Military Life

Why getting in trouble early makes you a better leader

(Photo by Spc. Angel Heraldez)

Getting in trouble while you're a young private, airman, or seaman is extremely disheartening. The first time you get hemmed up by your superior feels like you've let your entire squad down.

But there's an old saying in the military that rings true with experience: "No one stays in without getting a few Article 15s." Sure, maybe this doesn't apply to everyone, but you can take a bit of solace knowing that even your crusty first sergeant was once a young, dumb kid.

In fact, we think that being on the receiving end of a few ass-chewings makes you a better leader later on in your career. Now, this all depends on the severity of the infractions, of course — if you're constantly getting MP involved, then you might not see the rank of first sergeant, but a slap on the wrist can be a learning experience that our brown-nosing comrades are missing out on.

A little scuffing up is good for you. It builds character. (Photo by Sgt. Kayla Benson)


There's a plethora of mistakes a troop could make, but let's use being late to movement for the sake of picking a relatable example. It's something serious enough to warrant discipline and something sincere enough to be a genuine mistake. Word moves up the chain of command that you messed up and, at the moment you finally arrive, you're greeted by an ass-chewing.

If the NCO chews you out properly, you won't ever be late again. You'll feel the pressure of everyone else waiting on you. The disappointment of your peers is palpable. They'll let you know, with or without words, that this is your fault and it is completely avoidable next time.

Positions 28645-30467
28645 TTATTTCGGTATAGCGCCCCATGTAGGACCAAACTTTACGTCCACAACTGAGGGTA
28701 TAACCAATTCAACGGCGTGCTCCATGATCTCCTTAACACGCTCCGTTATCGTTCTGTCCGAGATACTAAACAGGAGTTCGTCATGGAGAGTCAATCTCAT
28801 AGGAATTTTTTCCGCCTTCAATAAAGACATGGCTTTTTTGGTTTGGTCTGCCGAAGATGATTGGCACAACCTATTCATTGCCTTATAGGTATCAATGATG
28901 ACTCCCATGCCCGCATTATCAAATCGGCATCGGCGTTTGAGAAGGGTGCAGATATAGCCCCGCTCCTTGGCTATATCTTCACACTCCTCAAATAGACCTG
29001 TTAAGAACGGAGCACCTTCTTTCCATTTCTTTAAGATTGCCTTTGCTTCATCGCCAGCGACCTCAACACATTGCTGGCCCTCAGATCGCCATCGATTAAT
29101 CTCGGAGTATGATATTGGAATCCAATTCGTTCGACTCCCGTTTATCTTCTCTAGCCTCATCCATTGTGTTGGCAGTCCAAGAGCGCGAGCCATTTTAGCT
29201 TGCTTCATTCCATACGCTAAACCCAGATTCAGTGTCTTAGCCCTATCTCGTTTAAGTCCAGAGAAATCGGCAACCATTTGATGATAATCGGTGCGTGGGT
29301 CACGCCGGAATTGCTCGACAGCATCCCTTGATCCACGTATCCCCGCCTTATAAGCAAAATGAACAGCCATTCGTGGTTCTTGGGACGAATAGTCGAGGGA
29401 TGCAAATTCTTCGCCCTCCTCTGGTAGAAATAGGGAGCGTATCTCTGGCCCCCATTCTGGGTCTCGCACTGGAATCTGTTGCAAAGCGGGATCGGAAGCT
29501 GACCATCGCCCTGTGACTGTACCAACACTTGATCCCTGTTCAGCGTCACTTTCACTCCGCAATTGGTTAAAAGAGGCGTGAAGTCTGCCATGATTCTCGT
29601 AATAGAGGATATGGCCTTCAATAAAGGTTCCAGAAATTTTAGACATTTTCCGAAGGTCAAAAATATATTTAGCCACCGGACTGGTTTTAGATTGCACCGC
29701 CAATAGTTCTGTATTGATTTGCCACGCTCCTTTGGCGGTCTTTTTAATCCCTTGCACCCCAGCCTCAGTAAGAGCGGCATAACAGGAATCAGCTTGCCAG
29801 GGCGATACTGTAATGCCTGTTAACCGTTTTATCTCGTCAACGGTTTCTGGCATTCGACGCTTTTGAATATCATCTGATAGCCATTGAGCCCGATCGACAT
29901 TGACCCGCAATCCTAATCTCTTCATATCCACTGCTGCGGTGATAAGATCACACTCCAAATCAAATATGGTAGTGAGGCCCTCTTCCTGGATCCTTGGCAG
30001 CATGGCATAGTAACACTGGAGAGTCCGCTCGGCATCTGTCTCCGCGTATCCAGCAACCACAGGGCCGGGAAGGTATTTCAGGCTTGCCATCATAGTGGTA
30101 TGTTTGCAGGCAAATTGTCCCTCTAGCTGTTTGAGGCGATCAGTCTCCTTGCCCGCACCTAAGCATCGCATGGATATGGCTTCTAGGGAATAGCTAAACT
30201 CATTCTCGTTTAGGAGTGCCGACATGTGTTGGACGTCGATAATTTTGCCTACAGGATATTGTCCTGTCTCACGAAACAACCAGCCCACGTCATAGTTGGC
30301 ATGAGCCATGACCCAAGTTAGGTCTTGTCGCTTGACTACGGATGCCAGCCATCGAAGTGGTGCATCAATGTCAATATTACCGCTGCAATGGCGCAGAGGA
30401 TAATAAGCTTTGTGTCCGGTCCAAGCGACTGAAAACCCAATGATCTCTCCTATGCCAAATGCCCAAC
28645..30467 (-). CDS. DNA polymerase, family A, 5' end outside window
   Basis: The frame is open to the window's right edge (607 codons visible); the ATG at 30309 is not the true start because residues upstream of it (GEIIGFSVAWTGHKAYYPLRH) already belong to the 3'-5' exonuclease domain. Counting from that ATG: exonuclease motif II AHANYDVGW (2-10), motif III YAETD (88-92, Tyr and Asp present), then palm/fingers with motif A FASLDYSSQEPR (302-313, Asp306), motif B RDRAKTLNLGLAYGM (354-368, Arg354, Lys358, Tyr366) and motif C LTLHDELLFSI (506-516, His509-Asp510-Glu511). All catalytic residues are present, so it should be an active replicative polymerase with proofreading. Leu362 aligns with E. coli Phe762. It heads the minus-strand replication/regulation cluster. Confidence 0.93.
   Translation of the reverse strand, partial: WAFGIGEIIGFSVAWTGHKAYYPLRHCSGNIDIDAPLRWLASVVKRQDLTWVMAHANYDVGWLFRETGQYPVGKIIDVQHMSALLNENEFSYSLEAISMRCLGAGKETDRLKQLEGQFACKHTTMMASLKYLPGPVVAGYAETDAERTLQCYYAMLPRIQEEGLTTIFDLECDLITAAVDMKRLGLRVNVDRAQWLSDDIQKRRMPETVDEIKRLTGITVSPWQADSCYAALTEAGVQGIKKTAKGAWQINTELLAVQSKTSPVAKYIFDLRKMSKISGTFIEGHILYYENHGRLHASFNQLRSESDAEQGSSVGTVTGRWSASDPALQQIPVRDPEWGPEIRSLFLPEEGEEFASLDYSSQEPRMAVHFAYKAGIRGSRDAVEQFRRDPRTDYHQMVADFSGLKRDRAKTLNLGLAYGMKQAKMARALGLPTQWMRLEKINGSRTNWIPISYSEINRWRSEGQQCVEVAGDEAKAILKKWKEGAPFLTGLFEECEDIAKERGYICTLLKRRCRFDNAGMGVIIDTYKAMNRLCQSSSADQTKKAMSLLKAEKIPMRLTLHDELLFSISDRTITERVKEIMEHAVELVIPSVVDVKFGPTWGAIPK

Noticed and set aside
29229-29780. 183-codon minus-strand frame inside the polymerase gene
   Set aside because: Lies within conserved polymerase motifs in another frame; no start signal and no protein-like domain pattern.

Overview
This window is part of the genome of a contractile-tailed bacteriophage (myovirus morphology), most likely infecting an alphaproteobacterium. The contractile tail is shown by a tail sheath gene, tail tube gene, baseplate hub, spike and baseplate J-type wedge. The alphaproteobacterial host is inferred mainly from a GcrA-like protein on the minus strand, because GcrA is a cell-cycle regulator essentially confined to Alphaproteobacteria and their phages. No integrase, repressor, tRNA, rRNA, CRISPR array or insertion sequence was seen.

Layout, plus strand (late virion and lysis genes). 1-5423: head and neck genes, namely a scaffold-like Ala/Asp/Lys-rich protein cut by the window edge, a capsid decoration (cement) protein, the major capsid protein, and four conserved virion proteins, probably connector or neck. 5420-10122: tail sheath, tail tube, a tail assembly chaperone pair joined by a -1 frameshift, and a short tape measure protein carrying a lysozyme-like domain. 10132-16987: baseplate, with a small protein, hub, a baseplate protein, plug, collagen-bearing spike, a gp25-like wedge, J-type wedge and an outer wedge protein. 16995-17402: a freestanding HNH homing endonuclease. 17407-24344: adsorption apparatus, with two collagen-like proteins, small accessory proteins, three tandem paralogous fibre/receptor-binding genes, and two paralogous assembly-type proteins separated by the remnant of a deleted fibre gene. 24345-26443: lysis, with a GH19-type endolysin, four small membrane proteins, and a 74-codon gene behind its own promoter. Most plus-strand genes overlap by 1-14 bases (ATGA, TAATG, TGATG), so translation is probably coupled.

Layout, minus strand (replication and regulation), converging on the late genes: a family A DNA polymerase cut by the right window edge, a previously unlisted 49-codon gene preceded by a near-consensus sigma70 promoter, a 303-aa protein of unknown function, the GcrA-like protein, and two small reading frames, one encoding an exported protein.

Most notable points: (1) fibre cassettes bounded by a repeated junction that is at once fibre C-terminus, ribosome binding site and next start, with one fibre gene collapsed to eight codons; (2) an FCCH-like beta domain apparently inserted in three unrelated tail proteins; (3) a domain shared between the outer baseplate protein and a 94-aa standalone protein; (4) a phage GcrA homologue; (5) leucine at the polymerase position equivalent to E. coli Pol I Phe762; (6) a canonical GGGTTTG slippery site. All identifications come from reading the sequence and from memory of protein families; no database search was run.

Which do you think will stick in a troop's memory longer? Being shown what they did was wrong and why or some paperwork?(Photo by Spc. Daisy Zimmer)

Minor mistakes like these show a young troop that sloppiness has its consequences. You'll learn early on that failure is met with discipline — and this isn't nearly as bad as what could happen if the stakes were higher.

Another reason it benefits troops to get their stupid out of the way early is that they'll have first-hand knowledge of what to do with their eventual troops. It brings a sense of perspective that many of the goodie-two-shoed leaders don't have. You'll remember what is and isn't a punishable mistake and act accordingly.

The military trains leaders after all, not bosses.

Now, years later, you have to deal with your own troop who is late to movement. If you hadn't been late and suffered the consequences all that time ago, you might drop the hammer on the poor fool — or you could scuff them up like your NCO did and teach them the same lesson.

Not to sound all sappy, but everything really is a learning experience. It may take years to play out, but the perspective that getting discipline brings can actually help can make a great leader.